Setting up the ger to sleep in
Specimen preparation table
Bott (foreground) preparing museum specimens
Northern Michigan University Professor Kurt Galbreath and four students depart for Mongolia July 17 to study the biodiversity of mammals and parasites in remote regions. They will collect specimens and extract DNA for genetic clues as to how climate change and other factors influence population patterns.
“There has not been much research done in Mongolia,” Galbreath said. “It is important to establish a baseline of what species are found there now. Then you can look at how they came to be there and how they interacted with established species on their arrival. When you resample years later, you can determine how the biodiversity changed as environments were impacted. The specimens that we collect and archive in museum collections and their associated information will be tracked through an online database and can be mined for other research purposes.”
Galbreath said ice ages over the past few million years caused glaciers to expand and sea levels to drop, intermittently exposing a section of sea floor between eastern Russia and northwest Alaska that became the Bering Land Bridge. This connector served as a migration route for humans, animals and plants. It had a significant impact on the biology of North America. A $225,000 National Science Foundation grant is funding Galbreath’s role in a collaborative study on patterns of biological diversity established over the course of these climatic changes.
Galbreath previously conducted similar research with NMU students in Canada’s Yukon and Northwest Territories. He had intended to lead a trip to the Altei mountain region of central Siberia, but tenuous Russia-U.S. relations thwarted that plan. Because the mountain range also extends to Mongolia, Galbreath redirected his plan and led students on the first expedition there last summer.
“It will be easier this time, knowing what to expect,” Galbreath said. “Mongolia is a starkly different place—wide open, few trees and a culture based on herding livestock, which eat vegetation down to the ground. But the people are very welcoming. And from a biologist’s perspective, there’s an extraordinary diversity in organisms compared with the Upper Peninsula, for example. That’s partly because the country sits on a transitional zone between desert and boreal forest environments. We’re collecting dozens of different species.”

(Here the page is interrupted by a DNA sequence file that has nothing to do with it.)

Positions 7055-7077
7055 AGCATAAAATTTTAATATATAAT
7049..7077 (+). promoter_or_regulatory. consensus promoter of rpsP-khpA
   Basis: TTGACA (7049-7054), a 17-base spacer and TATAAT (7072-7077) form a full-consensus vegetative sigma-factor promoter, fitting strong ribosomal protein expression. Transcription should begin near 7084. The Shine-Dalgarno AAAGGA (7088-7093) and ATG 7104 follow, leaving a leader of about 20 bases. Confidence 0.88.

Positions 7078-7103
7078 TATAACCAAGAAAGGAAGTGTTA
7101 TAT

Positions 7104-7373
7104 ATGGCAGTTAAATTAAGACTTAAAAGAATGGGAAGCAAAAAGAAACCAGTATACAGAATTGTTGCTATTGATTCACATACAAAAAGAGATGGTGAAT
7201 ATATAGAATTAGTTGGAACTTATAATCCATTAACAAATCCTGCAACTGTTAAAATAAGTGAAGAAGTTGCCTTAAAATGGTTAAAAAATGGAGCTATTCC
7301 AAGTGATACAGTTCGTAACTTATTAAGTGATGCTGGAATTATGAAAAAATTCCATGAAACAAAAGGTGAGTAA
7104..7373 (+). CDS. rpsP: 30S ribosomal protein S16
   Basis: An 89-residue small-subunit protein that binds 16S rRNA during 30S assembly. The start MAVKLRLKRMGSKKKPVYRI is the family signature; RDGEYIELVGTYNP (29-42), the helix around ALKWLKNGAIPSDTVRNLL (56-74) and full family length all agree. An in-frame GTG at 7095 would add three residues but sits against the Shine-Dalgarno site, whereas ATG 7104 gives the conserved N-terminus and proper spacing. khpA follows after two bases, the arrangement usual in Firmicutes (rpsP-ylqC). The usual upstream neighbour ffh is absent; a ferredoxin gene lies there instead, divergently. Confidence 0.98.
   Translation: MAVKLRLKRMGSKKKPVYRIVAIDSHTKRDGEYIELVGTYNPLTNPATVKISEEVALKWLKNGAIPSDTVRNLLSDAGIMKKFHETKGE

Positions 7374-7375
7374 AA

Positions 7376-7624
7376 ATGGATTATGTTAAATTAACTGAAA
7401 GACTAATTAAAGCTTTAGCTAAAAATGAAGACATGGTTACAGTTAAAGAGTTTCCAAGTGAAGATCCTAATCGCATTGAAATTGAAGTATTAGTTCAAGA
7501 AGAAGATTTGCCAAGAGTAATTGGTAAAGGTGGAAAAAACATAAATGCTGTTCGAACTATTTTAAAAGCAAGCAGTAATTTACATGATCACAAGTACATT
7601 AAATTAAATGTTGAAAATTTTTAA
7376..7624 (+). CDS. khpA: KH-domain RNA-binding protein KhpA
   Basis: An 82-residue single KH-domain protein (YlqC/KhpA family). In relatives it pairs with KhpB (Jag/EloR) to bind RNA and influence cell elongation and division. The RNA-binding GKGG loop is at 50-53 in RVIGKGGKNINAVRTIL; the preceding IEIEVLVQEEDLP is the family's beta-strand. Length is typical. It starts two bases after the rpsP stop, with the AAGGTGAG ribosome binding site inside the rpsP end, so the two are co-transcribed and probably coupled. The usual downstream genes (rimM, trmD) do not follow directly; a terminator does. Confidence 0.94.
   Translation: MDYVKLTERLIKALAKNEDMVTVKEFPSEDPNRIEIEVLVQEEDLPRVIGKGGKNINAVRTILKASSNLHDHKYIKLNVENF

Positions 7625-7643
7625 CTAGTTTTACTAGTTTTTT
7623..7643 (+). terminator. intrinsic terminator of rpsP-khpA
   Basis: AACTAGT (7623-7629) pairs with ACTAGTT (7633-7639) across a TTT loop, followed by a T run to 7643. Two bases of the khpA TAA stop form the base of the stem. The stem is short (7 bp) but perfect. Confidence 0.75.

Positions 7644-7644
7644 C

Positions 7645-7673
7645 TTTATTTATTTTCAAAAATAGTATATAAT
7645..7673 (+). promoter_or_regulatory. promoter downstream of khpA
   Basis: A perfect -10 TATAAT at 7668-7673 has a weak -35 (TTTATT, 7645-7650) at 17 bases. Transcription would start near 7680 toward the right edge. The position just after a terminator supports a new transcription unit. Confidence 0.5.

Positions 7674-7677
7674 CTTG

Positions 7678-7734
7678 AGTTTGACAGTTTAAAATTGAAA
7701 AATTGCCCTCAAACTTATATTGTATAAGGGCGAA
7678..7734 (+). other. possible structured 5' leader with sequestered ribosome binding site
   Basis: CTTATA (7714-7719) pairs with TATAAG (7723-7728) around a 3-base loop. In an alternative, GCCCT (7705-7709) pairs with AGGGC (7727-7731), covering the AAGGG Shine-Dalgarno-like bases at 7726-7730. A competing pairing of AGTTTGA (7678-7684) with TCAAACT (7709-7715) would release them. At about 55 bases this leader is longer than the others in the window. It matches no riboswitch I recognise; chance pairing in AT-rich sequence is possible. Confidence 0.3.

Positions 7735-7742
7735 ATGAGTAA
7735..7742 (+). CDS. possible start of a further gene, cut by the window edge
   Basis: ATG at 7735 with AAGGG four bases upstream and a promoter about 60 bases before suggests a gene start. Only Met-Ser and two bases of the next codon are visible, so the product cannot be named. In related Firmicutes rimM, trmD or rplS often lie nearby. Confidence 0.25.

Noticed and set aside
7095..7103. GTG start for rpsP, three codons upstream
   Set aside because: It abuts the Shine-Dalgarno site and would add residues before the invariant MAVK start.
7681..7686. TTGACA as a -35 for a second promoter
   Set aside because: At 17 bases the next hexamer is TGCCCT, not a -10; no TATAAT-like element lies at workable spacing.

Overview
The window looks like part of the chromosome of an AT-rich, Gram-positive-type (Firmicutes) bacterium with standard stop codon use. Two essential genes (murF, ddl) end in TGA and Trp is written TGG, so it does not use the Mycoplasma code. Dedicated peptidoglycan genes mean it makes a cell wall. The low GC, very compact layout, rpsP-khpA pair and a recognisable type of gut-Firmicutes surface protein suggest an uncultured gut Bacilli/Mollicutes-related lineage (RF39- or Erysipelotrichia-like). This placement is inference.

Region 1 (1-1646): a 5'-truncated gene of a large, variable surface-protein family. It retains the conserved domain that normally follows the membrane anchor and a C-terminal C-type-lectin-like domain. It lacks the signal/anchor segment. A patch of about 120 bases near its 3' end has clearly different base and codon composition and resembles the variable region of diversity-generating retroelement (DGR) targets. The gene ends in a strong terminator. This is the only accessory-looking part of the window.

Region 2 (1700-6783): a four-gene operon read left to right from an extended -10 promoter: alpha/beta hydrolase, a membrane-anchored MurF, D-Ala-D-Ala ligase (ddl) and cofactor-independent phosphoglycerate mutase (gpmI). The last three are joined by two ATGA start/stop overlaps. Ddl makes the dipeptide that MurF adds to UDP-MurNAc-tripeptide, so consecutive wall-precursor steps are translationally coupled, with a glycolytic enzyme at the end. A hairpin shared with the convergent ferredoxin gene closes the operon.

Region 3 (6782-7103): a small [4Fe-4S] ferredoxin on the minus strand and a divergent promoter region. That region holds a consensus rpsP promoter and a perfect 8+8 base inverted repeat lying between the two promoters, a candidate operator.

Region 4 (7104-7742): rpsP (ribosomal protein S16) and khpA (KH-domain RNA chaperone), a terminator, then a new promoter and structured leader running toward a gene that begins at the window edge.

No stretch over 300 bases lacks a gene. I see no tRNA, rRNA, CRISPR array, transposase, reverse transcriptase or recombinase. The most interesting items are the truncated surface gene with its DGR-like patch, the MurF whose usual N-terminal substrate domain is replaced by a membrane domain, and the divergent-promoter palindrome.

Student Alex Bott of Marquette was a member of last summer’s Mongolia research team. In a presentation to the NMU Board of Trustees, she eloquently described how she was impacted by the experience.
“Spending six weeks in a foreign country was a little nerve-wracking because I had never really left Marquette for an extended time,” she said. “But it broadened my horizons. I learned so much about biology and what it really means to do work in the field. I felt I was contributing not only to this project, but something much bigger—the advancement of science.
“Experiencing the culture was also influential. I ate a lot of sheep meat and fry bread. I liked yak milk. And I taught some English to a couple of Mongolian students, which made me feel more passionate than expected to the point I decided I wanted to major in education. It was the trip of a lifetime, and I thank Dr. Galbreath and the NMU biology department for the opportunity.”
This summer’s team includes undergraduate students Justin Linn of Gwinn, Christina Fragel of Grand Rapids and Lily Moncman of Saginaw. Graduate student Genevieve Haas of Big Bay will be making her second trip to Mongolia. The group will return in late August.